Barts Life Sciences – a partnership between Queen Mary University of London and Barts Health NHS Trust – has been awarded £6.7m by Barts Charity to research new ways to improve the prevention, diagnosis and treatment of a variety of diseases. The diseases that will be studied include COVID-19, cancer, heart disease and diabetes, which affect many in the east London population.
Barts Health is one of the largest NHS Trusts in the UK, caring for around 2.5 million patients in one of the most diverse and disadvantaged areas of the UK. This new multi-million-pound award will enable Barts Life Sciences to make better use of the information collected during the course of a person’s NHS care - a currently untapped and underused source of data – which will be used for the benefit of patients and the wider population.
The data will be depersonalised and only shared with key, relevant researchers for analysis. The researchers will look for patterns and clues in the data which could teach them more about these diseases and in turn, how to better prevent, diagnose and treat them. The long-term aim is to deliver ‘precision medicine’ – to provide each patient with a tailored plan for how to reduce their chances of developing diseases and deliver targeted treatments.
Recent studies by Queen Mary researchers have shown the benefits of research using patient data. By analysing COVID-19 data in east London, they have recently helped to explain why the area has seen some of the highest cases and deaths in the UK, by confirming that ethnic minorities have twice the risk of developing COVID-19 compared with those from White backgrounds. They are also part of a national effort to develop and deliver a new tool to identify patients at higher risk of COVID-19. East London will be one of the first areas in the country to use this tool, which will help GPs find and protect high-risk patients.
To ensure that patient confidentiality is maintained at all times, the funding also supports a dedicated information governance and research management team. They will oversee the use of patient data, ensuring it is accessed responsibly and safely at all times and in accordance with legal and ethical standards as set out in the Data Protection Act, and by the National Data Guardian and the Health Research Authority.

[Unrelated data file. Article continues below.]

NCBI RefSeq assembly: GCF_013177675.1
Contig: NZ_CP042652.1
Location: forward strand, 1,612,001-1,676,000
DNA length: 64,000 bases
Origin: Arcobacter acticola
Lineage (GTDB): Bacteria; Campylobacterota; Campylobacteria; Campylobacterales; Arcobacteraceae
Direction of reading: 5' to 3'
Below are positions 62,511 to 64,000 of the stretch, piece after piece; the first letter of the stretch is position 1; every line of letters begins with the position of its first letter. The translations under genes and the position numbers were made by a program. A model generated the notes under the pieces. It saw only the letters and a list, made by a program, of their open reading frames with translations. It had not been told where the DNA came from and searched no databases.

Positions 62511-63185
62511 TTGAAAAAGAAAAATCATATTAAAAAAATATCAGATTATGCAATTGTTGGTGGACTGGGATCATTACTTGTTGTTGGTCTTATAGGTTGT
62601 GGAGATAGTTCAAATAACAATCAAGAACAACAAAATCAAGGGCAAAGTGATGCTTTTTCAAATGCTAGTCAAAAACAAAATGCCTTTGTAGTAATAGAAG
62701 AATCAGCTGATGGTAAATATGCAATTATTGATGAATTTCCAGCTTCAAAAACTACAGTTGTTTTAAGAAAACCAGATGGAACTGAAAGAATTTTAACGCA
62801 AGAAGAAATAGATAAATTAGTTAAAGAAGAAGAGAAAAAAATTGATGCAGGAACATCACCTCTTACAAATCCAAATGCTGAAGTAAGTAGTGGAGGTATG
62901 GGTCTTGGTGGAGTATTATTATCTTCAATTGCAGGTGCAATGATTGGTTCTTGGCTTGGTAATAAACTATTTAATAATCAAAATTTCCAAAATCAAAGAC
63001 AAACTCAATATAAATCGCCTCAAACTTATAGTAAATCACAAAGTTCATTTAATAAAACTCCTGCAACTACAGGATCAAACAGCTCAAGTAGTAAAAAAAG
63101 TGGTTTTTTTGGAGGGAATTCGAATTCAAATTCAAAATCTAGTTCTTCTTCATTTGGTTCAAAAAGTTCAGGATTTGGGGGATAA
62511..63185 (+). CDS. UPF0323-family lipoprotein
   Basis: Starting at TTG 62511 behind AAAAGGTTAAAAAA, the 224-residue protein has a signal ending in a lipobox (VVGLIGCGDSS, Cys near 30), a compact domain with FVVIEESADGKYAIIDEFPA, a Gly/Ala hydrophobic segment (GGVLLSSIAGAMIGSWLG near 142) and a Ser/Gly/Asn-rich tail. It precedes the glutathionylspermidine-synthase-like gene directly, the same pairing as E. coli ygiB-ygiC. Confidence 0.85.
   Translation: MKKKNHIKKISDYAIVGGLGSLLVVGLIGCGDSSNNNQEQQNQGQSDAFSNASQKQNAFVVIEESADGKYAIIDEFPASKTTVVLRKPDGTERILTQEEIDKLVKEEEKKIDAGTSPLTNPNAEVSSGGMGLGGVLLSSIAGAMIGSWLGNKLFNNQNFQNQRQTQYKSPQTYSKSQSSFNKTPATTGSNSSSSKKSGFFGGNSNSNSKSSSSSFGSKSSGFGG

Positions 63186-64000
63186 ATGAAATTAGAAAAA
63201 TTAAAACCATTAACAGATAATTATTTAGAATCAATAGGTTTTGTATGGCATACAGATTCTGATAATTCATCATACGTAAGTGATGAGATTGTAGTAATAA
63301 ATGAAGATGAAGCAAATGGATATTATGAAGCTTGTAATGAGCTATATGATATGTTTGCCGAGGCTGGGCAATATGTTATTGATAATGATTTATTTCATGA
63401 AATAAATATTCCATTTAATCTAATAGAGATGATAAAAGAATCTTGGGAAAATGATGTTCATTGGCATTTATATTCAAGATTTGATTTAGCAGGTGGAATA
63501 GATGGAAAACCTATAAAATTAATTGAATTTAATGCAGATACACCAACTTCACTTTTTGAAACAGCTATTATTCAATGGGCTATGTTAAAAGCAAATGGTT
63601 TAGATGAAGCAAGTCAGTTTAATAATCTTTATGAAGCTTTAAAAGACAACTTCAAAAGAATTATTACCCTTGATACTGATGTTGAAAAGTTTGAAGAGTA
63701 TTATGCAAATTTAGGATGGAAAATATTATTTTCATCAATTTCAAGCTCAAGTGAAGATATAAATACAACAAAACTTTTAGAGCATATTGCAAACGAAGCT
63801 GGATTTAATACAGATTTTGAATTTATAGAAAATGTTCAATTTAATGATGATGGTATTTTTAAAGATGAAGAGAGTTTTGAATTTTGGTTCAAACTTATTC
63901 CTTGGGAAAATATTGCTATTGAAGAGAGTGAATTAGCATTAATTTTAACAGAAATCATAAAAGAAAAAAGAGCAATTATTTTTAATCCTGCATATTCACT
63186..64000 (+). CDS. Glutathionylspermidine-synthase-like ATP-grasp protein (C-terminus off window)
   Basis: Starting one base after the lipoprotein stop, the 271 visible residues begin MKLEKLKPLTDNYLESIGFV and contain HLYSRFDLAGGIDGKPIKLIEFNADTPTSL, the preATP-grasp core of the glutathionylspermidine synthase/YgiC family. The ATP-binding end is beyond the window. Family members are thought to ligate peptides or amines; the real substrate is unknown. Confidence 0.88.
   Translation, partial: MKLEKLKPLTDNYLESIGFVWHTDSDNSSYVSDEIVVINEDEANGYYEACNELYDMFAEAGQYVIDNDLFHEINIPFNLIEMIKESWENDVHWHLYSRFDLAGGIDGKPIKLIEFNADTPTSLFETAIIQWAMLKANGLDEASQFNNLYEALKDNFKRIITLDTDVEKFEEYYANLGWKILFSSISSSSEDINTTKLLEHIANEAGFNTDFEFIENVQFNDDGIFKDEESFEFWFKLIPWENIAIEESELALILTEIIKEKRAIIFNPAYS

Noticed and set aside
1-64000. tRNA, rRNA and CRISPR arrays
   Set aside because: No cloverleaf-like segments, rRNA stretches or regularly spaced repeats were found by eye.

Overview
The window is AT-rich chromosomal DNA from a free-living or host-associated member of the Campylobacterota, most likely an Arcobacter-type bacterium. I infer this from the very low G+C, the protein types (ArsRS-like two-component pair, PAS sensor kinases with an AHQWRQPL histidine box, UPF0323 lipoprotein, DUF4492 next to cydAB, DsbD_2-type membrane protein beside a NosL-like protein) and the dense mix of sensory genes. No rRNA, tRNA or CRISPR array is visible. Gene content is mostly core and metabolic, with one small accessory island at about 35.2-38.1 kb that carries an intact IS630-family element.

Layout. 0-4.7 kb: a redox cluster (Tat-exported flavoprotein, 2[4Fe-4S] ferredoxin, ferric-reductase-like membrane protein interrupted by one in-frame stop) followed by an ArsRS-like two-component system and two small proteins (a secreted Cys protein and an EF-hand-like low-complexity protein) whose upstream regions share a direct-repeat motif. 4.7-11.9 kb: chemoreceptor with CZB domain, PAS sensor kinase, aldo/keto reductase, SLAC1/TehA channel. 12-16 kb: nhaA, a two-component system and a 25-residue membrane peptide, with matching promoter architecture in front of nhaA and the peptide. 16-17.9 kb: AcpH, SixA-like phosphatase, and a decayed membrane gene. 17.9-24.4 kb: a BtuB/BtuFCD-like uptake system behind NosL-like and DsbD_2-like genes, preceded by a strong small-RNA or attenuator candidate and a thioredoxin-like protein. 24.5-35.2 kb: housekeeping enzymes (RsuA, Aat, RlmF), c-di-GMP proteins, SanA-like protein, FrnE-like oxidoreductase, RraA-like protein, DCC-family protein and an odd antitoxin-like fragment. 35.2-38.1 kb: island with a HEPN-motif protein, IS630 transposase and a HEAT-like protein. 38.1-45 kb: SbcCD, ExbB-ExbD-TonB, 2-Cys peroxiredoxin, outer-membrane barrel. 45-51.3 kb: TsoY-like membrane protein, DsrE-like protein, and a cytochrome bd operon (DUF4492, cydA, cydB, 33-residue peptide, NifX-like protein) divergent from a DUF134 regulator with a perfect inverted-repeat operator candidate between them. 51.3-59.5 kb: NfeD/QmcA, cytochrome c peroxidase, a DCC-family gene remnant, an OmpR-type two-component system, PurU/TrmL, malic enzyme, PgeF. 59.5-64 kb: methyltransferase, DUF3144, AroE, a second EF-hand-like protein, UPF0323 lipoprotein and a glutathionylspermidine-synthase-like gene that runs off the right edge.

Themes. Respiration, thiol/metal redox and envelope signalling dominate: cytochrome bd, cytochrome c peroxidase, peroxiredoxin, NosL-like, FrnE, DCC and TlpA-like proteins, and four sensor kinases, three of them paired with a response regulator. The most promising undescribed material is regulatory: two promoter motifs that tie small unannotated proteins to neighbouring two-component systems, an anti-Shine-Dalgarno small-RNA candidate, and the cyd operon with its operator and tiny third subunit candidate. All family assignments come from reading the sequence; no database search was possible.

Claude Chelala, Professor of Bioinformatics at Queen Mary University of London, said: “There is a huge wealth of patient data which is not currently being used as well as it could be for the NHS or for patients. This funding hopes to change that. We are bringing together GPs, surgeons, data and computer scientists and - at the heart of it all – patients, without whom work like this would not be possible.
"Working together, we will unlock the potential of this patient data and create meaningful information which can be used to transform the way, and speed at which, we find new treatments and prevent future health problems. This will ensure patients have a better chance of early diagnosis and are offered more effective treatment options, better suited to them and their disease.”
Fiona Miller Smith, chief executive of Barts Charity which awarded the funding, said: “This is an incredibly important area of research. We are extremely proud to make this commitment not only to the people of east London, but to patients worldwide. We have seen first-hand through our previous work with the Trust and the University the impact data-led solutions can have for patients across a broad range of conditions, helping to find treatments where none previously existed. We are delighted to be supporting Barts Life Sciences in its goal to transform patient outcomes through the better understanding and analysis of data and look forward to bringing together some of the best minds to do so.”
Panos Deloukas, Programme Lead and Dean for Life Sciences at Queen Mary University of London said: “This new funding provides us with a unique opportunity to make full use of the rich and diverse Barts Health patient data, in the collaborative, interdisciplinary environment of Barts Life Sciences. By appropriately and responsibly using this patient data, we can accelerate the discovery of pioneering and effective personalised medicine and translate healthcare innovations into tangible benefits for those in east London and beyond. Ultimately, we want to develop new personalised ways of preventing, diagnosing and treating a range of diseases, including inflammatory disorders, cancer and cardiovascular disease.
The funding will also be used to recruit three new professors to Queen Mary University of London and the Barts Life Sciences partnership. These individuals will be world experts in computer health sciences and lead the curation and analysis of patient data. The team are also recruiting a Programme Manager.
Reverend Alan Green, Chair of Tower Hamlets Inter Faith Forum, said: “We know that the east London population are disproportionally affected by a variety of diseases, including diabetes and Coivd-19. Research like this, which uses information from the local population to help find new ways to prevent, diagnose and treat these and other diseases in a more informed and targeted way is fantastic. It will truly benefit a diverse population that has some of the highest rates of illness in London and the UK.”
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